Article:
Does Renovating with Composite Decking Makes Sense?


Replacing a worn down deck sounds like an overwhelming project. The good news for homeowners is that it might not have to be. Completely dismantling your existing deck to replace it with a new one isn’t always necessary. Here’s how to determine if your aging wood deck needs a full makeover, or just a facelift.  

Updating A Deck with Composite Decking Delivers Long Term Value

The truth is that not all worn and weathered decks need to be completely torn down and replaced. In fact, as long as you are satisfied with the general size, location and orientation of your existing wood deck, updating the decking surface with a high quality, maintenance-free hardwood composite decking could be all you need.

Instead of starting from scratch with the framing, replacing only the surface features of your deck that are most visible can be a terrific way of transforming your outdoor living space faster and more affordably. Not all ugly decks require a full tear-down. Here are a few tips for how to update your existing deck safely and beautifully. 

Perform a Visual Ground-Up Inspection

The first priority for determining if your old deck is a good candidate for updating is to check to see if the deck footings, support posts and joists are still structurally sound. Hopefully, if the original deck installer followed proper procedures and building codes, the framing supports will be properly designed and located at the appropriate intervals. If you are unsure of what these intervals should be, contact your local building code office and compare your layout with the current code.

Check the deck footings

After performing a visual inspection of the underside area of your deck, take a closer look at each footing to make sure it’s straight, level and in good condition. Over time, especially in cold New England climates, the freezing and thawing cycle can cause concrete footings to rise and fall if they aren’t installed at appropriate depths. Warped or unevenly spaced decking is a tell-tale sign of an improperly installed footing. If the footing itself and wood support appears to be in good condition (with no visible signs of rot, cracks or deterioration) it is a much easier job to readjust a shifted footing then to install a brand new one. 

Check the deck supports

Depending on the installation, deck joists can either be installed directly on the footing or there can be another piece of PT lumber (typically a “4 x 4”) that connects the footing to the joists. Again, a visual inspection can determine if these supports need replacing. Pay particular attention to whether there is any dirt or debris that has accumulated at the base of the support that could trap moisture.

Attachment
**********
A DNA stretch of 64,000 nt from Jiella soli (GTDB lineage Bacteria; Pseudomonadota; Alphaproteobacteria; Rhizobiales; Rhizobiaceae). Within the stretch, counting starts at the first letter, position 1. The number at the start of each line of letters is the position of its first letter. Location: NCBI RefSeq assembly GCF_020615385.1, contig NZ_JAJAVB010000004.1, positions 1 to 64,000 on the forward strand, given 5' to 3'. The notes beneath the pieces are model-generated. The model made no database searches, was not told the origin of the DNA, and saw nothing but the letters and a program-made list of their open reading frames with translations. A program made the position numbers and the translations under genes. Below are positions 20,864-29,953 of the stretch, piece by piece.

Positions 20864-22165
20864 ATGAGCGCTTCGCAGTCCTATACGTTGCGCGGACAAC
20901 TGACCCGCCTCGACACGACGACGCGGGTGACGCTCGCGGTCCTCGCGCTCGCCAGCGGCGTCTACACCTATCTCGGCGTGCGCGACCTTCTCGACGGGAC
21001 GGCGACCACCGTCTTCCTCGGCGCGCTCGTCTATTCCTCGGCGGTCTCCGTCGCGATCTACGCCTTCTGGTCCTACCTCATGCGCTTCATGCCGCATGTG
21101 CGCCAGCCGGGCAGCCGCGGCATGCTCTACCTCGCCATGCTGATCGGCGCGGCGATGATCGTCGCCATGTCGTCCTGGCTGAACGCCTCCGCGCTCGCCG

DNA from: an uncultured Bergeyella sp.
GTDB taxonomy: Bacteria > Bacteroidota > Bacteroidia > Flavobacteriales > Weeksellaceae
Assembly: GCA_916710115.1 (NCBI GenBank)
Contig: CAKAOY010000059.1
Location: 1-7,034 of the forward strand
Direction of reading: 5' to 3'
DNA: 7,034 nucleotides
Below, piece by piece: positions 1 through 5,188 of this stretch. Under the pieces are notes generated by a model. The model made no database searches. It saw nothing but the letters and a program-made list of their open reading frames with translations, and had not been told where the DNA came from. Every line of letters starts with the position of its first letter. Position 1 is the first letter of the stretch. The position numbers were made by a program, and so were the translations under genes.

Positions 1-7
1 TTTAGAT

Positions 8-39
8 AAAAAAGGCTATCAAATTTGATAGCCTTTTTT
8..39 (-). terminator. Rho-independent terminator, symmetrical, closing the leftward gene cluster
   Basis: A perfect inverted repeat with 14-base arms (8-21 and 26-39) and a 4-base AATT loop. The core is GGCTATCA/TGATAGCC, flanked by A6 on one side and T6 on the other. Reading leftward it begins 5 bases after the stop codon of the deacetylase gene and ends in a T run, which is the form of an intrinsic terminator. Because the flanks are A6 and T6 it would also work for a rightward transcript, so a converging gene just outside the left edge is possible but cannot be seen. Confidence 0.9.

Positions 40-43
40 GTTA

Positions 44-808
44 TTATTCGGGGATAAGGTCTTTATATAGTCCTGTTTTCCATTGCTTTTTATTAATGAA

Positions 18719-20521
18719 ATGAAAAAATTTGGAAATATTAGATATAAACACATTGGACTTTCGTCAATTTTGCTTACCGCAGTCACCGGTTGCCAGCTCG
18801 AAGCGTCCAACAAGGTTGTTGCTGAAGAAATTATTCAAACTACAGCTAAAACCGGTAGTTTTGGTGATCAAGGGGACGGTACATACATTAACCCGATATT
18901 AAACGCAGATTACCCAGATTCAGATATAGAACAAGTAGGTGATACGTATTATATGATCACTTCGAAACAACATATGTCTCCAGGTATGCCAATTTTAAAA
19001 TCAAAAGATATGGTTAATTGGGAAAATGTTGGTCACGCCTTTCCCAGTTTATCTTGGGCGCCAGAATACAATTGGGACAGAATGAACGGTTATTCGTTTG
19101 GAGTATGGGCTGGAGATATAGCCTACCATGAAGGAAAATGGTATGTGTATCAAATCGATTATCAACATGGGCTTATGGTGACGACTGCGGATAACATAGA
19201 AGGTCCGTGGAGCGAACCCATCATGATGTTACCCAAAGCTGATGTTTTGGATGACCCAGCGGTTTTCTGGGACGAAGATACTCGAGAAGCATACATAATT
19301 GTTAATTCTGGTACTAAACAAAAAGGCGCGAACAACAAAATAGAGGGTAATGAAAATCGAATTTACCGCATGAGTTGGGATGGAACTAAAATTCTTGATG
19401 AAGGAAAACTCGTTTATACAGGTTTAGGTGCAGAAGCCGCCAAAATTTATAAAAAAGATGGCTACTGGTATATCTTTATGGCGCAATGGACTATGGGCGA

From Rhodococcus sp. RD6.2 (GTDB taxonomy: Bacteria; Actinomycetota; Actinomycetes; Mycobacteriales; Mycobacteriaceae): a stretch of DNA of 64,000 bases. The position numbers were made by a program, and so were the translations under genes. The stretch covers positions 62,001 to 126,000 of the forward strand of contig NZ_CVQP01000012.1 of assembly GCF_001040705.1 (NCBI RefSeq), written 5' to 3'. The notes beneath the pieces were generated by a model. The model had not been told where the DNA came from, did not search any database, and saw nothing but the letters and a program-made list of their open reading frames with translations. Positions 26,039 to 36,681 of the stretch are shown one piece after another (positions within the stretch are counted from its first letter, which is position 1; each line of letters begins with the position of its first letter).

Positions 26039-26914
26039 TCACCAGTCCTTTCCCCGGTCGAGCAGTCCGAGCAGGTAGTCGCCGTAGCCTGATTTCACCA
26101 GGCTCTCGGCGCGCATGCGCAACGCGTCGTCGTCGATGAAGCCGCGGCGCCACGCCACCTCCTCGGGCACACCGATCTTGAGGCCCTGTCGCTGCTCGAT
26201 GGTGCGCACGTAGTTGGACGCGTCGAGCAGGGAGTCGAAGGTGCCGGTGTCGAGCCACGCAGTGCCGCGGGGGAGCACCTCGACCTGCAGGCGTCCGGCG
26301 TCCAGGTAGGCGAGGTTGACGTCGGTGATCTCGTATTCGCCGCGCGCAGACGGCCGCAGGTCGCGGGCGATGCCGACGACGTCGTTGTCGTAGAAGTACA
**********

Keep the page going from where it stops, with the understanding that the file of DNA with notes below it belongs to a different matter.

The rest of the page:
Checking the deck joists 

Another important structural element to check is the quality and condition of the joists that the decking is attached to. Again, if the initial deck was built to code, the framing members of your deck should be made with what is commonly known as ‘pressure treated’ (PT) wood. This type of wood is infused with preservatives to repel moisture and insects and typically will last for decades.

However, PT joists should still be closely inspected for splits and cracks that could let water seep beyond the woods’ protective coating into the untreated core. At the same time, homeowners should also make sure the joists are spaced uniformly and of adequate size. Typically, deck joists should be made from 2”x 10” or 2” x 12” PT lumber.

Again, check with your local building code if you are unsure about the specific requirements.

Upgrading to Composite Decking

Once you’ve determined that the underlying structural components of your deck can provide adequate support for many more years, it’s time to consider upgrading to a long lasting, low maintenance, composite decking material. Unlike traditional lumber, new composite decking, such as DuraLife’s Siesta and MVP collection of polypropylene and hardwood wood fiber decking, is designed to repel water and resist staining and cracking (with little to no maintenance required) for many, many years.

Manufactured in Biddeford, Maine, using both post-industrial and post-consumer recycled content, DuraLife composite decking contains no toxic chemicals or preservatives. Plus, the unique combination of strong polypropylene plastic and hardwood fibers allows DuraLife’s Siesta profile composite decking to be installed at a 45-degree angle with traditional 16” on-center joist spacing, if desired. 

Enjoy A ‘Like New’ Deck – Every Year! 

Springtime is a great time to think about finally getting around to updating your outdoor living space. After a long cold winter, it can be tempting to pull the grill and deck chairs out of storage and immediately get down to living the outdoor life you and your family have been craving for months. The time you and your family spend out on the deck is one of the great pleasures of summer in New England.

Before you get too deep into summer, considering giving your old deck a new life by installing new composite decking, rails and other long-lasting components. Then, for many, many years to come, kicking off the summer grilling season will be as easy as a quick spray and wash with the hose.

Get Samples shipped to your home or contact DuraLife now to learn more.

This article is made possible by DuraLife.DuraLife’s unique polypropylene and hardwood composite decking materials simply outperform all other wood and composite decking products. More solid and safe under foot, DuraLife decking is backed by a 25-year warranty. It is stain and fade resistant, mold and mildew resistant, and is available in the colors and deck railing options you want. Get Samples, try our Composite Deck & Railing Visualizer, or contact DuraLife now to learn more.